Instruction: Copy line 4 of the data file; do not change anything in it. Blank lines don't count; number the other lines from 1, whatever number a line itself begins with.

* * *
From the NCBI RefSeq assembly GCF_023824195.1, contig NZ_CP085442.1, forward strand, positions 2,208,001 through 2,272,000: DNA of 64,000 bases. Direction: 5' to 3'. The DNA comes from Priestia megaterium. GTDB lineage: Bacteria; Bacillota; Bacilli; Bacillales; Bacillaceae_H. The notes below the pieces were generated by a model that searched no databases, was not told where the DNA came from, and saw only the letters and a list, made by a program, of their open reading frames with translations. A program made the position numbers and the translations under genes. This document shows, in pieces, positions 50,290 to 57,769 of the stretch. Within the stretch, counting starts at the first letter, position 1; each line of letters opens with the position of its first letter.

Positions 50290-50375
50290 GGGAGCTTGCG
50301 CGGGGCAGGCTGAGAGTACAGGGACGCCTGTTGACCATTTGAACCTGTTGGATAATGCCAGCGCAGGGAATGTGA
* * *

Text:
50301 CGGGGCAGGCTGAGAGTACAGGGACGCCTGTTGACCATTTGAACCTGTTGGATAATGCCAGCGCAGGGAATGTGA